Feeds

FCC chief wants to throttle Comcast

Enforcement order on agenda

Beginner's guide to SSL certificates

The chairman of the Federal Communications Commission (FCC) is taking aim at Comcast for violating the agency’s guidelines on providing open internet access by blocking P2P traffic across its network and keeping schtum about the policy.

The agency is investingating Comcast's torrent-busting activities following a complaint from Free Press, a non-profit advocate of "network neutrality".

FCC chairman Kevin Martin told AP yesterday: "We found that Comcast's actions in this instance violated our principles." These require ISPs to provide open access to the network, “subject to reasonable network management”.

Martin has concluded that Comcast arbitrarily blocked filesharing apps, regardless of the amount of traffic they accounted for, and was not open with its customers about what it was doing.

Martin will circulate a recommendation on enforcement action, which the Commission will vote on next month. The order would demand Comcast cease blocking P2P traffic, disclose details of its actions to the commission, and tell customers about its future network management plans.

The FCC is not a bland panel of technocrats - politics and lobbying means Martin is not guaranteed to get his way with fellow commissioners.

Comcast has already gone on the attack, arguing that the agency has never given any indication of what it means by “reasonable network management”.

According to the AP, a company spokesperson denied Comcast blocked content or servives, but took “carefully limited measures” to manage traffic and ensure all customers got a quality service.

The spokesperson denied that it blocks internet content or services and that the "carefully limited measures that Comcast takes to manage traffic on its broadband network are a reasonable part" of the company's strategy to ensure all customers receive quality service.

It is unclear if this applies to previous management techniques, or the throttling techniques it is currently experimenting with in Pennsylvania and Virginia. ®

Intelligent flash storage arrays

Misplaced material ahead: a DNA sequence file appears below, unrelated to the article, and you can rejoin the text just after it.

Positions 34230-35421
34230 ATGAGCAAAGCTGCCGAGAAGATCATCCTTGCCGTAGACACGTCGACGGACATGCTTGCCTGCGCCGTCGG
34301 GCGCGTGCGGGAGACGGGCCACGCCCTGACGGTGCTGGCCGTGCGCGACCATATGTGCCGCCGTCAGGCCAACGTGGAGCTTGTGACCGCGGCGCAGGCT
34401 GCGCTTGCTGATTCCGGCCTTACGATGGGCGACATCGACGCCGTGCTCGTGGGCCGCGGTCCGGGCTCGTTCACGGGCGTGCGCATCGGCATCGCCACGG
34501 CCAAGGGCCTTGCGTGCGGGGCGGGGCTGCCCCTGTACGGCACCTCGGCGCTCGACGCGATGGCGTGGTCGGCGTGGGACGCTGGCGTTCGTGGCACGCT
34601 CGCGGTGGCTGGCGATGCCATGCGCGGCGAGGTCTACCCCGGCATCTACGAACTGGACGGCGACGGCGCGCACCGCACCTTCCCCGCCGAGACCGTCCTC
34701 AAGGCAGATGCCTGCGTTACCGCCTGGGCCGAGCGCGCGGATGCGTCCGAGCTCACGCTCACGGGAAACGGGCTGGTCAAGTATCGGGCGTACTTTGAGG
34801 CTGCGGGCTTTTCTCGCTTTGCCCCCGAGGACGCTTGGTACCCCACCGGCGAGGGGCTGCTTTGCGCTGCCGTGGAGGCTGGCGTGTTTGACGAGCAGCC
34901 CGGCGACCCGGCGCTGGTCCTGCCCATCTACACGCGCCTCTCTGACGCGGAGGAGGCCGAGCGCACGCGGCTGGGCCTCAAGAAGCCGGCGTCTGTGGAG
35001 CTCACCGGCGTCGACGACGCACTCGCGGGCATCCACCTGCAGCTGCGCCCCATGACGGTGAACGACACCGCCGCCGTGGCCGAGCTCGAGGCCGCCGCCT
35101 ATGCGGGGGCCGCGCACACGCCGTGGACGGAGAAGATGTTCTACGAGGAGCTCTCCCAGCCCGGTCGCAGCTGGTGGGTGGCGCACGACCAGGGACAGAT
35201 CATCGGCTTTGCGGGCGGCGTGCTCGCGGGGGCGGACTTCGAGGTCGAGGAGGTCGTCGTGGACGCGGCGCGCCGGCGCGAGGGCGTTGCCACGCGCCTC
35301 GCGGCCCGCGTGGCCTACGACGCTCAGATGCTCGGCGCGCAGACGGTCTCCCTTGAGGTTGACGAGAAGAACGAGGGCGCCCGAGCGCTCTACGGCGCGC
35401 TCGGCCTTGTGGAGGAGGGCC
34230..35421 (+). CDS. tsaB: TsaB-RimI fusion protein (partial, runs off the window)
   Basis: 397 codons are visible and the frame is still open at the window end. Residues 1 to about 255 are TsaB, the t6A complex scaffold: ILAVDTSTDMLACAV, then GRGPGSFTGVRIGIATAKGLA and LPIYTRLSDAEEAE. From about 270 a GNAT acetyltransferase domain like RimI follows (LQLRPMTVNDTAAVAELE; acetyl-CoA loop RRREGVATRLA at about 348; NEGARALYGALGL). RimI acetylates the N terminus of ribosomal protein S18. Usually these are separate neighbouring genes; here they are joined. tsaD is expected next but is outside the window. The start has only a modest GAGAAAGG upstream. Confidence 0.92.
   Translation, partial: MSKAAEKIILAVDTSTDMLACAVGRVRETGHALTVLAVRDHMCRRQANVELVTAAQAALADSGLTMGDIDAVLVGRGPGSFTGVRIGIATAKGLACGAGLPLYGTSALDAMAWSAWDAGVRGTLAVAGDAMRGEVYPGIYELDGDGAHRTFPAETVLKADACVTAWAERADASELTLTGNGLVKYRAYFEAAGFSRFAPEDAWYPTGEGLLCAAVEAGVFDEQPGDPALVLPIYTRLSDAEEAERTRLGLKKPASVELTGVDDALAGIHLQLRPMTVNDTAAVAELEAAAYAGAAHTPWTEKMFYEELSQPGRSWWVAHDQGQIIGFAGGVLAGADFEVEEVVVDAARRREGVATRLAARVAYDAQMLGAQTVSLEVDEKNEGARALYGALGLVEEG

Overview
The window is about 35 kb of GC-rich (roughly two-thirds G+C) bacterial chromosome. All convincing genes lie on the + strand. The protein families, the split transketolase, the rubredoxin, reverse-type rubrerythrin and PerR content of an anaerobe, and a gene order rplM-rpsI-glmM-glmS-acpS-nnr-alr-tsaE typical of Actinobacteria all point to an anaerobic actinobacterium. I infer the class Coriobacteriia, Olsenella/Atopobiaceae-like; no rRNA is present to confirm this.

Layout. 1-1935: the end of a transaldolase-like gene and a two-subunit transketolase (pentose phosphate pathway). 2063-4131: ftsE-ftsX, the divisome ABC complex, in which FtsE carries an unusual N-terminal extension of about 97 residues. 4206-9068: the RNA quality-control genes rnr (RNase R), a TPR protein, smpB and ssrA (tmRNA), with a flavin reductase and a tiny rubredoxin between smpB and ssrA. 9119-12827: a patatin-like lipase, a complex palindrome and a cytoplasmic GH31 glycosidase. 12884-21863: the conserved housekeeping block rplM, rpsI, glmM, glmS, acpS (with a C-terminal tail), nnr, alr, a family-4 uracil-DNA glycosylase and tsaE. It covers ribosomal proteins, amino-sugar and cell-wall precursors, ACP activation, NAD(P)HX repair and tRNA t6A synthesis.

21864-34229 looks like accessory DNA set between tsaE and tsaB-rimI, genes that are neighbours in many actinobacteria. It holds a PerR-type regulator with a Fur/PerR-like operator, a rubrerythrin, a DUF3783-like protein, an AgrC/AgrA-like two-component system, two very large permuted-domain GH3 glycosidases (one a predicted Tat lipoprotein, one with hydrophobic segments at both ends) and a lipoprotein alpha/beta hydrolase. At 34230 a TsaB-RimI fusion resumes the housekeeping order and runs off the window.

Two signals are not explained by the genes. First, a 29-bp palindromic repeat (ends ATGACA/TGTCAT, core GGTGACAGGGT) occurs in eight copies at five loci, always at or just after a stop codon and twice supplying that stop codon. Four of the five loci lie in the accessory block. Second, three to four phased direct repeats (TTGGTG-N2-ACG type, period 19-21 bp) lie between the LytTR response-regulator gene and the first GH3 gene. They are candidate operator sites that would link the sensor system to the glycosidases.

More from The Register

next story
Crouching tiger, FAST ASLEEP dragon: Smugglers can't shift iPhone 6s
China's grey market reports 'sluggish' sales of Apple mobe
TEEN RAMPAGE: Kids in iPhone 6 'Will it bend' YouTube 'prank'
iPhones bent in Norwich? As if the place wasn't weird enough
Sea-Me-We 5 construction starts
New sub cable to go live 2016
EE coughs to BROKEN data usage metrics BLUNDER that short-changes customers
Carrier apologises for 'inflated' measurements cockup
Comcast: Help, help, FCC. Netflix and pals are EXTORTIONISTS
The others guys are being mean so therefore ... monopoly all good, yeah?
Surprise: if you work from home you need the Internet
Buffer-rage sends Aussies out to experience road rage
EE buys 58 Phones 4u stores for £2.5m after picking over carcass
Operator says it will safeguard 359 jobs, plans lick of paint
prev story

Whitepapers

A strategic approach to identity relationship management
ForgeRock commissioned Forrester to evaluate companies’ IAM practices and requirements when it comes to customer-facing scenarios versus employee-facing ones.
Storage capacity and performance optimization at Mizuno USA
Mizuno USA turn to Tegile storage technology to solve both their SAN and backup issues.
High Performance for All
While HPC is not new, it has traditionally been seen as a specialist area – is it now geared up to meet more mainstream requirements?
Beginner's guide to SSL certificates
De-mystify the technology involved and give you the information you need to make the best decision when considering your online security options.
Security for virtualized datacentres
Legacy security solutions are inefficient due to the architectural differences between physical and virtual environments.